Advances in Decision Sciences

Volume 2014, Article ID 159126, 10 pages

http://dx.doi.org/10.1155/2014/159126

## MADM Problems with Correlation Coefficient of Trapezoidal Fuzzy Intuitionistic Fuzzy Sets

Bishop Heber College, Tiruchirappalli, Tamil Nadu 620017, India

Received 4 May 2014; Accepted 8 July 2014; Published 4 August 2014

Academic Editor: Panagote M. Pardalos

Copyright © 2014 John Robinson and Henry Amirtharaj. This is an open access article distributed under the Creative Commons Attribution License, which permits unrestricted use, distribution, and reproduction in any medium, provided the original work is properly cited.

#### Abstract

This paper discusses on the notion of trapezoidal fuzzy intuitionistic fuzzy sets (TzFIFSs) and some of the arithmetic operations of the same. Correlation coefficient of TzFIFS is proposed based on the membership, nonmembership, and hesitation degrees. The weighted averaging (WA) operator and the weighted geometric (WG) operator are proposed for TzFIFSs. Based on these operators and the correlation coefficient defined for the TzFIFS, new multiattribute decision making (MADM) models are proposed and numerical illustration is given.

#### 1. Introduction

Intuitionistic fuzzy sets (IFSs) proposed by Atanassov [1–3] are a generalization of the concept of fuzzy sets. Atanassov and Gargov [4] expanded the IFSs, using interval value to express membership and nonmembership function of IFSs. Liu and Yuan [5] introduced the concept of fuzzy number IFSs as a further generalization of IFSs. Among the works done in IFSs, Szmidt and Kacprzyk [6–8] can be mentioned. To the best of our knowledge, Burillo et al. [9] proposed the definition of intuitionistic fuzzy number (IFN) and studied the perturbations of IFN and the first properties of the correlation between these numbers. Many researchers have applied the IFS theory to the field of decision making. Recently some researches [5, 10–14] showed great interest in the fuzzy number IFSs and applied it to the field of decision making. Based on the arithmetic aggregation operators, Xu and Yager [15], Xu and Chen [16, 17], and Wang [13] developed some new geometric aggregation operators and intuitionistic fuzzy ordered weighted averaging (IFOWA) operator. Szmidt and Kacprzyk [7] proposed some solution concepts in group decision making with intuitionistic (individual and social) fuzzy preference relations. Szmidt and Kacprzyk [8] investigated the consensus-reaching process in group decision making based on individual intuitionistic fuzzy preference relations. Herrera et al. [18] developed an aggregation process for combining numerical, interval valued, and linguistic information and then proposed different extensions of this process to deal with contexts in which information such as IFSs or multigranular linguistic information can appear. Xu and Yager [15] developed some geometric aggregation operators for MADM problems. Li [19] investigated MADM problems with intuitionistic fuzzy information and constructed several linear programming models to generate optimal weights for attributes.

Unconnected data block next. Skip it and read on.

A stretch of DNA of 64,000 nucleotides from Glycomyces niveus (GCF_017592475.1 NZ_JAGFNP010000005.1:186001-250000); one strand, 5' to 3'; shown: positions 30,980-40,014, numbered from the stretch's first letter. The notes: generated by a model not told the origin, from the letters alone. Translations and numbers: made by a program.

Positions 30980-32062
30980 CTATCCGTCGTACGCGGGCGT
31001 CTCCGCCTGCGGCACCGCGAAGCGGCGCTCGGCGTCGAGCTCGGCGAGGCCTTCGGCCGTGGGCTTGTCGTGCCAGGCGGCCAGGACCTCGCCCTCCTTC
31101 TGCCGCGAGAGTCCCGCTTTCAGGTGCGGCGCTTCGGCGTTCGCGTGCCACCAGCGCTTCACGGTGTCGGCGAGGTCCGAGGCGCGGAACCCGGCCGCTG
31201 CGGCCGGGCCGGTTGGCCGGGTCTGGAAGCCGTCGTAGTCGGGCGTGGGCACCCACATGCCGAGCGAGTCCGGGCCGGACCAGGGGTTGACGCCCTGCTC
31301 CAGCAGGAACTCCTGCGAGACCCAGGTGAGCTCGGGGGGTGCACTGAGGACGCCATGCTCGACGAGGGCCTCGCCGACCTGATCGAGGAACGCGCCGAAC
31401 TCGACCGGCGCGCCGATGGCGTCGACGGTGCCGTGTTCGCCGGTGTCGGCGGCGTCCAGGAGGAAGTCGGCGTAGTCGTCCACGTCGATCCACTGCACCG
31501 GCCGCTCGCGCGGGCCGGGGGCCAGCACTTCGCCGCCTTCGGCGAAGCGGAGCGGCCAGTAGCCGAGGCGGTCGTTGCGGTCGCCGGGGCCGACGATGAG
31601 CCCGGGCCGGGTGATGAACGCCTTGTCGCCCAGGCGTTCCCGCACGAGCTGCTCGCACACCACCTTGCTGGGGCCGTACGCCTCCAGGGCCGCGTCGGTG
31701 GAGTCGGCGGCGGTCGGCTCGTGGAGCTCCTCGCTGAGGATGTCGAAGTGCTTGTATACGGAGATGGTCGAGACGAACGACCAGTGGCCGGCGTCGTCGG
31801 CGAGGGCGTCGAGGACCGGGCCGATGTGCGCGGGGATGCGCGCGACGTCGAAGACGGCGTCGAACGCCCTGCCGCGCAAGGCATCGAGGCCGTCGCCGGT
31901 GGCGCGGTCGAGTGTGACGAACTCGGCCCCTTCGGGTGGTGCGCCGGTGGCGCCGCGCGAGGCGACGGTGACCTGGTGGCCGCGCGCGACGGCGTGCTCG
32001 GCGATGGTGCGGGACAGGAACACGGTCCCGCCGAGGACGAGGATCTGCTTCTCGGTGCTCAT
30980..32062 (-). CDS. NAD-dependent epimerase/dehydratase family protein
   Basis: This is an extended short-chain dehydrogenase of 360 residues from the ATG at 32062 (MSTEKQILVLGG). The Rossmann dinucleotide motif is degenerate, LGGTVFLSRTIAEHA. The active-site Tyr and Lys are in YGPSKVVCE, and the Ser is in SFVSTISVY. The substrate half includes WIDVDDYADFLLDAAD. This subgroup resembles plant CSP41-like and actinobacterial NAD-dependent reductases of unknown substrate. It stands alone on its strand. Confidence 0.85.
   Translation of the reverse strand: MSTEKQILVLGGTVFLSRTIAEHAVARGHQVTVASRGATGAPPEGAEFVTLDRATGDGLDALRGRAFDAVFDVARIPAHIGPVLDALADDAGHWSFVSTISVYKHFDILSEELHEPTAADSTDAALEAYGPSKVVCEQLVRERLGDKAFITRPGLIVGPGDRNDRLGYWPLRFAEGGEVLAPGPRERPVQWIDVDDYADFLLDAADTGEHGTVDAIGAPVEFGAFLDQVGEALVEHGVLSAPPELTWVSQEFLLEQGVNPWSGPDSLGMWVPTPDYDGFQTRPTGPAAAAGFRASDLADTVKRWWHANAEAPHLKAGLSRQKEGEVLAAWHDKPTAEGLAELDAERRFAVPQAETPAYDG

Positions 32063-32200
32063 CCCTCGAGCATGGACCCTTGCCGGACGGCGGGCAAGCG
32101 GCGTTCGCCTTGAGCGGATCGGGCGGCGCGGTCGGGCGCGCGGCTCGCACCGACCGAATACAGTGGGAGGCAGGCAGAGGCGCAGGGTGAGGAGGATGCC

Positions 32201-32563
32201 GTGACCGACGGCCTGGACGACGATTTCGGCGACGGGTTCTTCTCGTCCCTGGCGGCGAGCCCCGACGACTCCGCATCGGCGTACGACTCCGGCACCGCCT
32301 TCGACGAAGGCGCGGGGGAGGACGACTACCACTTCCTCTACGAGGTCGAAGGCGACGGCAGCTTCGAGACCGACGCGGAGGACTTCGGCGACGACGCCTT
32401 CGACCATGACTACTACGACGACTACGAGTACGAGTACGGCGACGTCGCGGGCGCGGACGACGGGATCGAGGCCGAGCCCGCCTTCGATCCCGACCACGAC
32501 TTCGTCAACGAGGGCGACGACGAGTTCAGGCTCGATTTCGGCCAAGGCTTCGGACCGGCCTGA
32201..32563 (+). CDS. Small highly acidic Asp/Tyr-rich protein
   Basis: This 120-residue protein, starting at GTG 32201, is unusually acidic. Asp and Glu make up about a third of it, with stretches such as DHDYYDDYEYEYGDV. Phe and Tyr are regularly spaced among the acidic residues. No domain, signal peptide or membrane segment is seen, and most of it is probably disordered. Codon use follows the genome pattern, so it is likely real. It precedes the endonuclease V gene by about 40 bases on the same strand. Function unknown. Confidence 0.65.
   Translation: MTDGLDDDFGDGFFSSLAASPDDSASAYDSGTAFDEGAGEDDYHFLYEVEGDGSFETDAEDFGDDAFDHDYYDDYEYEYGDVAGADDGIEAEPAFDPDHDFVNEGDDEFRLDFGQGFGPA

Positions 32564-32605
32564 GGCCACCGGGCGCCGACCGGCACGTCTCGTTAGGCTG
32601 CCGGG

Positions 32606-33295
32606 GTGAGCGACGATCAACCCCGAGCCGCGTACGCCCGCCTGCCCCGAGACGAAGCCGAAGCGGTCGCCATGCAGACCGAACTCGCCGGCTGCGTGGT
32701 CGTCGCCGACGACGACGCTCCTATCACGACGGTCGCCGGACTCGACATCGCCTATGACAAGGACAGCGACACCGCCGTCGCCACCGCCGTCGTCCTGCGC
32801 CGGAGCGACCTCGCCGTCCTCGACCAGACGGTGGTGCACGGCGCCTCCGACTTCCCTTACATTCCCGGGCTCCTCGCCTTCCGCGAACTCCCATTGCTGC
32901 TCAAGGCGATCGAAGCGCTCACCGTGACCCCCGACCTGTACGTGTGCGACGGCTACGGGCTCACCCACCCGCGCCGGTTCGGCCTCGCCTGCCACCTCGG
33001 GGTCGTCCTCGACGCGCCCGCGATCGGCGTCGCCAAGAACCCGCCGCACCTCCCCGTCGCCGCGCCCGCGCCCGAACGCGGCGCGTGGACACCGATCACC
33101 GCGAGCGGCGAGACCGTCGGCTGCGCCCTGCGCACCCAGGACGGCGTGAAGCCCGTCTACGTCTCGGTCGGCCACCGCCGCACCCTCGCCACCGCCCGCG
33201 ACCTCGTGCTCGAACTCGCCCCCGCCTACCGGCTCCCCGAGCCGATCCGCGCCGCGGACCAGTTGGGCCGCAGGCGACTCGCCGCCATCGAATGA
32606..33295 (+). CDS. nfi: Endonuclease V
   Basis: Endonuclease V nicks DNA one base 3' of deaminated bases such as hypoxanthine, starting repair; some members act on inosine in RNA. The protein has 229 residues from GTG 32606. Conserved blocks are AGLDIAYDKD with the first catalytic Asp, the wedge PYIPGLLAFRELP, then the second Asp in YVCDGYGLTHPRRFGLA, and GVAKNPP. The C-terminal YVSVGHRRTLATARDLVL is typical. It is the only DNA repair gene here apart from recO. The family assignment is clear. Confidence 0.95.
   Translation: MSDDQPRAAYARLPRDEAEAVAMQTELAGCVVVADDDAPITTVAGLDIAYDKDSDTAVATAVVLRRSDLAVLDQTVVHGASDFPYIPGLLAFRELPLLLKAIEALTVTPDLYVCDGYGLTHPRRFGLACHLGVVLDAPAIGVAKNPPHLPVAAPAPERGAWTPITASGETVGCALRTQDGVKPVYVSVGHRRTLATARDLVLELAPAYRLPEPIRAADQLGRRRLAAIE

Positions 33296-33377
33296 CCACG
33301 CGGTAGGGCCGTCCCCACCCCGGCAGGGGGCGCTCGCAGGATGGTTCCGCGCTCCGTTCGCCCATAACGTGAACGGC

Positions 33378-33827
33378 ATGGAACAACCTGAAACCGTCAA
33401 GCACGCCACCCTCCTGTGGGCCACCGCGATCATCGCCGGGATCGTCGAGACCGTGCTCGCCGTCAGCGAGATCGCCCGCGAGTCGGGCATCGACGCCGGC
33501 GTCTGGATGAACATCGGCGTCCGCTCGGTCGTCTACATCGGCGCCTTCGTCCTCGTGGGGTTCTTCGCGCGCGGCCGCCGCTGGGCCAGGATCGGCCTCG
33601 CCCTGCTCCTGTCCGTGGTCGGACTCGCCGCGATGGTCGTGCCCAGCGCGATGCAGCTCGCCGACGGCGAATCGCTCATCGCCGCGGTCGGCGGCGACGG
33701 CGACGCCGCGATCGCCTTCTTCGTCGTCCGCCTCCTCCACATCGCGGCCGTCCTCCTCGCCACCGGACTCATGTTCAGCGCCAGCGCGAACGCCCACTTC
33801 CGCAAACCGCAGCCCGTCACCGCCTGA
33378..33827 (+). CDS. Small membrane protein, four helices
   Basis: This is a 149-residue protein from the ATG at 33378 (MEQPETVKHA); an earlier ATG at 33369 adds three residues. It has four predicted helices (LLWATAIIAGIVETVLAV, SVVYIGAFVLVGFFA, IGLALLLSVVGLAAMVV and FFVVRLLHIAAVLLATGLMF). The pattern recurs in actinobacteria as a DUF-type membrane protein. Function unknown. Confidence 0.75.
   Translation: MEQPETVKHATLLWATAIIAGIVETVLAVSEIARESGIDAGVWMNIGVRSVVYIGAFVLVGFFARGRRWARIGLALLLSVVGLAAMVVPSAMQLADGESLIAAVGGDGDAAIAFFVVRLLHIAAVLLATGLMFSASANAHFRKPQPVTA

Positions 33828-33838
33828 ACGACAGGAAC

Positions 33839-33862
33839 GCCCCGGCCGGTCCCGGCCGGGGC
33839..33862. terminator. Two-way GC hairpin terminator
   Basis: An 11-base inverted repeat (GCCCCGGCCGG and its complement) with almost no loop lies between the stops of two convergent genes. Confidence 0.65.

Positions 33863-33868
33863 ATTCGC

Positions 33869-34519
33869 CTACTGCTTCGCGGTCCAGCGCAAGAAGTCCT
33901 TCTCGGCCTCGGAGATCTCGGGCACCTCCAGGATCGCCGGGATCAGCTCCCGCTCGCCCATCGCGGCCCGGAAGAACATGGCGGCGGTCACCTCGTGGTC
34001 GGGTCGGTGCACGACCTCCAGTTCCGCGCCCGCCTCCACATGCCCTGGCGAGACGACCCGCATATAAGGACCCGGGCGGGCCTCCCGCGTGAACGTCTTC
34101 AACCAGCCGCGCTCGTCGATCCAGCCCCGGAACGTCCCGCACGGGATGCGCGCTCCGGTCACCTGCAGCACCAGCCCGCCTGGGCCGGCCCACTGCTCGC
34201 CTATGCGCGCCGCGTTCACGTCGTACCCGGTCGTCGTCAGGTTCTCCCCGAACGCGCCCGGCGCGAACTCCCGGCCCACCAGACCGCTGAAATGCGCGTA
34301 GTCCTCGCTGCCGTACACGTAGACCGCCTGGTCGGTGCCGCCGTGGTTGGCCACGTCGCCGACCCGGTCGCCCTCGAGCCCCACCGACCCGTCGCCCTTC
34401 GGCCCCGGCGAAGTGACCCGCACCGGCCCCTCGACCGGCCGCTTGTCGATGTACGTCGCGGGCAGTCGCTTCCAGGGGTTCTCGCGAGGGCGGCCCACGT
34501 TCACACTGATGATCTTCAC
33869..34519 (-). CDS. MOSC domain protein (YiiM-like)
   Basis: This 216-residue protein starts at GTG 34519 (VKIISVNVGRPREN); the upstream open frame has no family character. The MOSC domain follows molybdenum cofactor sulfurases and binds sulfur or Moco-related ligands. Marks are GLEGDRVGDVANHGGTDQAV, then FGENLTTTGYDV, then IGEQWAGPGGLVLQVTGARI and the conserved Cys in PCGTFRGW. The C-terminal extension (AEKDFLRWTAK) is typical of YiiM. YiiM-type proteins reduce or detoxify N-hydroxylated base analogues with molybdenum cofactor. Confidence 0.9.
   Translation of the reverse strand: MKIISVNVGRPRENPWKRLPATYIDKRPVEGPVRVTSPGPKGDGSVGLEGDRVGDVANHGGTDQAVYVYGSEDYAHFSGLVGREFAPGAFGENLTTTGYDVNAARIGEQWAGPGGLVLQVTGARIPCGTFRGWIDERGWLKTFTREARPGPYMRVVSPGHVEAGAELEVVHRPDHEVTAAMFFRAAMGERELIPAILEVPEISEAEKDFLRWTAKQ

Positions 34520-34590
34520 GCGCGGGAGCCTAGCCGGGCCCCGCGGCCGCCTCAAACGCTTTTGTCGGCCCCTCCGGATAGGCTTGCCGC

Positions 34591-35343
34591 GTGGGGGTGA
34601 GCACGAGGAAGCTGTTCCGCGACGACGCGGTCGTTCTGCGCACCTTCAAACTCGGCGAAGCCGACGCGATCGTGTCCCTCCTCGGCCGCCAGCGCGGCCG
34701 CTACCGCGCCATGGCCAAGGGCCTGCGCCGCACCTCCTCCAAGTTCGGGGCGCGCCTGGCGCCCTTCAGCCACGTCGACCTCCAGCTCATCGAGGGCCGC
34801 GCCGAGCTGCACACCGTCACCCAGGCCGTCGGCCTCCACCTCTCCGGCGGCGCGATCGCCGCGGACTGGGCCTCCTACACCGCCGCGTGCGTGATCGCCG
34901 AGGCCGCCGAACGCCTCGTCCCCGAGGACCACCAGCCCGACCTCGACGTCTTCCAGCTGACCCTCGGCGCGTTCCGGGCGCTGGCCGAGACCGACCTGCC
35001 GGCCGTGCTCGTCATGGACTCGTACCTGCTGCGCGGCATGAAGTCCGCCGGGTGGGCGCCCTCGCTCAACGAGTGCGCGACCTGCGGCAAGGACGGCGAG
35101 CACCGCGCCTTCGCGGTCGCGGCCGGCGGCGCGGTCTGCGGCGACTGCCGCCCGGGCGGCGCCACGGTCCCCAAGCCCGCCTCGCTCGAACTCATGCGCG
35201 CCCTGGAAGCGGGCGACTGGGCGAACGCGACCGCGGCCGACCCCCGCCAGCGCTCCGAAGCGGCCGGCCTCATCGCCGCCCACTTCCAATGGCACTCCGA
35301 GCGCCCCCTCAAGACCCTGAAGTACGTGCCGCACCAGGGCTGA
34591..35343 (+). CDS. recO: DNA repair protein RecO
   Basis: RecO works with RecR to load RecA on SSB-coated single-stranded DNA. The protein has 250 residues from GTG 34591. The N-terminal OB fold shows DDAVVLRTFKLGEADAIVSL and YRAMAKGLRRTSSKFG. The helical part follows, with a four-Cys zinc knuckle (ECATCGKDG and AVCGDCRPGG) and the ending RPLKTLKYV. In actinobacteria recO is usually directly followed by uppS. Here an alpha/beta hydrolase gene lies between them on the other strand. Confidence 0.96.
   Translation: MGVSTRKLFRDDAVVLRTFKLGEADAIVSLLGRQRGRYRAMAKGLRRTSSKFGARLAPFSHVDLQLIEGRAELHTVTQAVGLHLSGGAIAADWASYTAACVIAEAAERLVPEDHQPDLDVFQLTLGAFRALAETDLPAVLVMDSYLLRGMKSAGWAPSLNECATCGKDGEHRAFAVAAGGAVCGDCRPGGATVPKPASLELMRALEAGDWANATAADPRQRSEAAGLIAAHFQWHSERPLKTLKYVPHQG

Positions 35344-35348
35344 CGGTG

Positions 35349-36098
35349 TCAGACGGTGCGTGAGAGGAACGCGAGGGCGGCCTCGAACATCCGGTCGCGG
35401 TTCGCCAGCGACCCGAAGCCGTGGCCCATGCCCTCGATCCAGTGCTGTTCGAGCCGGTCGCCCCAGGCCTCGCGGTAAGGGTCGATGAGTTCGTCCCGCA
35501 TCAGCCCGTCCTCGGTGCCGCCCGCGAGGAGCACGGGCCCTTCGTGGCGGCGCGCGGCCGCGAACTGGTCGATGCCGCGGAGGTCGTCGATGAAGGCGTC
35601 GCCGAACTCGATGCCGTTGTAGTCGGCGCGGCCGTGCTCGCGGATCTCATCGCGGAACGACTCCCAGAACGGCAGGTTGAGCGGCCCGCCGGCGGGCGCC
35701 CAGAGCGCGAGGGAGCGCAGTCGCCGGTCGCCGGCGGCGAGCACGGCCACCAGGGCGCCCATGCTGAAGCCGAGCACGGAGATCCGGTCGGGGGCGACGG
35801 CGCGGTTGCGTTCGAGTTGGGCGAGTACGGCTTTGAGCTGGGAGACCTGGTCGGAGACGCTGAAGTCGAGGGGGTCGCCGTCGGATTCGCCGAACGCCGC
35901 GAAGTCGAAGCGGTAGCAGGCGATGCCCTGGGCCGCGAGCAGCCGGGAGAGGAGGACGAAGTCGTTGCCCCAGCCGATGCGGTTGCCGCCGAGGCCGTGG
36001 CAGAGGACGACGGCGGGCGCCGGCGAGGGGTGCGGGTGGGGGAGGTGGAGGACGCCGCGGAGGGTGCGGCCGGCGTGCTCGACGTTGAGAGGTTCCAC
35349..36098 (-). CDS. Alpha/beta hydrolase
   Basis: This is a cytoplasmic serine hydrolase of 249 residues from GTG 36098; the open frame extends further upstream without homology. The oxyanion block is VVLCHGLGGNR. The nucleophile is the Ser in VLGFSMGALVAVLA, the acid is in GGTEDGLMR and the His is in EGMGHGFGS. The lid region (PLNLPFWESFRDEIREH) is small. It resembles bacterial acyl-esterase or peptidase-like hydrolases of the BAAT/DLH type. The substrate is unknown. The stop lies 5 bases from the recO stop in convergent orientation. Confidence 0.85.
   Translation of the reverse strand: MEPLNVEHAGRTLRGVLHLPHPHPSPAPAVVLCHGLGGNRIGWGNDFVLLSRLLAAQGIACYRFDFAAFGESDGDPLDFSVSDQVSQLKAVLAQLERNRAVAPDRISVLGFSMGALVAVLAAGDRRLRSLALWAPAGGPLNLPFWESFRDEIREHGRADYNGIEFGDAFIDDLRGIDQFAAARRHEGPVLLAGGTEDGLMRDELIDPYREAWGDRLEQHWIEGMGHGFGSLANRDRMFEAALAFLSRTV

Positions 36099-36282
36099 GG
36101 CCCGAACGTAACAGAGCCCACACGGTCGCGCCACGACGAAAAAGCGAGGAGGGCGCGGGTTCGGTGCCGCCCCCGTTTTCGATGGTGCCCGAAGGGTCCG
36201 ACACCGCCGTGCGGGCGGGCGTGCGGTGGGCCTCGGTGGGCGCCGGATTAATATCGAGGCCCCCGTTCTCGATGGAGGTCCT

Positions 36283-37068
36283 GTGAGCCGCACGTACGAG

Multiattribute decision making (MADM) problems are of importance in most kinds of fields such as engineering, economics, and management. It is obvious that much knowledge in the real world is fuzzy rather than precise. Imprecision comes from a variety of sources such as unquantifiable information [20]. In many situations decision makers have imprecise/vague information about alternatives with respect to attributes. It is well known that the conventional decision making analysis using different techniques and tools has been found to be inadequate to handle uncertainty of fuzzy data. To overcome this problem, the concept of fuzzy approach has been used in the evaluation of decision making systems. For a long period of time, efforts have been made in designing various decision making systems suitable for the arising day-to-day problems. MADM problems are widespread in real-life decision making situations and the problem is to find a desirable solution from a finite number of feasible alternatives assessed on multiple attributes, both quantitative and qualitative [21]. In order to choose a desirable solution, the decision maker often provides his/her preference information which takes the form of numerical values, such as exact values, interval number values, and fuzzy numbers. However, under many conditions, numerical values are inadequate or insufficient to model real-life decision problems. Indeed, human judgments including preference information may be stated in intuitionistic fuzzy information, especially in trapezoidal fuzzy intuitionistic fuzzy information. Hence, MADM problems under intuitionistic fuzzy or trapezoidal fuzzy intuitionistic fuzzy environment are an interesting area of study for researchers in the recent days.